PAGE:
Also if you’ve run the AutoEQ, it should have calibrated all speakers to play the same level at the MLP when given the same input. Of course, I highly doubt that Atmos content is the same loudness as the mains. So this could be the obvious reason. If you’d like some more sparkle with your Atmos effects, definitely turn them up. I’m sure your receiver has headroom even above 0, as long as your speakers aren’t super inefficient.

Leave it at 8 ohms and call it a day :)
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post #5 of 9 Old 08-14-2019, 05:56 PM
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Quote:
Originally Posted by gajCA View Post
I doubt that you receiver will "clip" and speakers don't "clip" they distort when too much is asked of them which I doubt as they are only trying to play effects from 80hz on up (or wherever you set the crossover).

What are the make and model number of your in ceiling speakers?

If they are from a solid company you should be fine.

Exactly. Amplifiers clip, speakers manifest that clipping by playing the distorted sound.
FWIW I wouldn't worry about clipping as long as you're not trying to drive every speaker in the setup full range. The nice thing about setting the crossovers to 80-100hz is it takes the load off the AVR and shunts it over to the subs. As long as your subs are up to snuff it's all good and you'll hear the full range of sound, un-distorted.
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post #6 of 9 Old 08-17-2019, 03:32 AM - Thread Starter
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Quote:
Originally Posted by Russdawg1 View Post
A little more info about your setup would be very useful, but as GajCA and Pase22 said, you’ll hear it.

Also if you’ve run the AutoEQ, it should have calibrated all speakers to play the same level at the MLP when given the same input. Of course, I highly doubt that Atmos content is the same loudness as the mains. So this could be the obvious reason. If you’d like some more sparkle with your Atmos effects, definitely turn them up. I’m sure your receiver has headroom even above 0, as long as your speakers aren’t super inefficient.
Hi I did mean Amp clipping, don't know why I wrote speaker clipping, im setting the trim levels in the receiver, the receiver software set the front at -3.5 dB, the ceiling speakers at -5, the four ceiling speakers are an older paradigm model I bought at the time when studio series was supported, my fronts are bowers and Wilkins. With the current trim levels , the overhead 3D audio effects are sounding thin, my question is if I manually go and raise the level of the ceiling speakers up from -5, is there a limit until I can raise that level , how higher can I go from there before I know some details in the encoded overhead Atmos effects won't start getting lost? That was my question.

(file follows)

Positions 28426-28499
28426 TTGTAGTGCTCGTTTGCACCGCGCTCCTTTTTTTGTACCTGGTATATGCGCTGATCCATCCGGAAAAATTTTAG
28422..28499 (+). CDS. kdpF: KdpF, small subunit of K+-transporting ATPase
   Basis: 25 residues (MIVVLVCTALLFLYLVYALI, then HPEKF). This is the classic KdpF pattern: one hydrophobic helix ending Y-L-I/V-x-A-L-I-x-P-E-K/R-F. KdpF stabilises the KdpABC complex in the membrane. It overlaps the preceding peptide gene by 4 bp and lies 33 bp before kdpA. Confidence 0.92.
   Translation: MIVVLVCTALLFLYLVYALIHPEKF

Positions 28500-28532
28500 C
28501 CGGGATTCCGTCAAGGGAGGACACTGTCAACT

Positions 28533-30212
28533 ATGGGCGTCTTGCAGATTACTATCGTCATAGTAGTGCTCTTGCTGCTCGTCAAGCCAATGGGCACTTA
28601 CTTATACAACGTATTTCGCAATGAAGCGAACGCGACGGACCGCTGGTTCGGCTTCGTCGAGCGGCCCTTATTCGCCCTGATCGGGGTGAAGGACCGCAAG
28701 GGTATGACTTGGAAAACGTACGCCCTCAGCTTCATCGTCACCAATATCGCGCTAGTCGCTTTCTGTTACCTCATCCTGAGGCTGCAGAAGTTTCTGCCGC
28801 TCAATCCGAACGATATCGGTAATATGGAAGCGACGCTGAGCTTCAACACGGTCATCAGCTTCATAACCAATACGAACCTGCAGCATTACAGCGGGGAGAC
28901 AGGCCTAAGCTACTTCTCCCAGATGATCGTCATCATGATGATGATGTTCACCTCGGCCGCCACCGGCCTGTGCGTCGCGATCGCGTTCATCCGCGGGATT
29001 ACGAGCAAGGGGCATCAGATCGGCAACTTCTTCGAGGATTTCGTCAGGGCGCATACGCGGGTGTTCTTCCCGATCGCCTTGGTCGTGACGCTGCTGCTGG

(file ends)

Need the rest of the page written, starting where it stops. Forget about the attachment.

Some more information the receiver is RZ 3100 (Onkyo) and on the relative volume level I use on the receiver's display that tells the volume in dB, I don't push the master volume more than -15 in Atmos movies.
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post #7 of 9 Old 08-17-2019, 05:27 AM
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A lot of folks run their atmos speakers between 1db and 5dbs hot, so you should experiment to see what sounds good to you. I like to play the opening scene from Expendables 3 and adjust my heights until the helicopter scenes sound impactful and detailed but not out of balance with the rest of the movie, which is around 3db usually for me. In other movies, like Oblivion, there are voice pans from center to overhead, and if you are running your atmos speakers too hot, this is when you would notice it, so you want to test with lots of content and find a good balance.
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post #8 of 9 Old 08-17-2019, 09:43 AM
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I run the subs, surrounds, and Atmos a few dB hot. I imagine that's pretty common. Those few extra dBs won't tax your receiver, especially for Atmos, since there's generally limited bandwidth and and content.

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post #9 of 9 Old 08-17-2019, 09:56 AM
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I use an SMD DD-1 to set up a gain structure. It is a very simple tool but works well.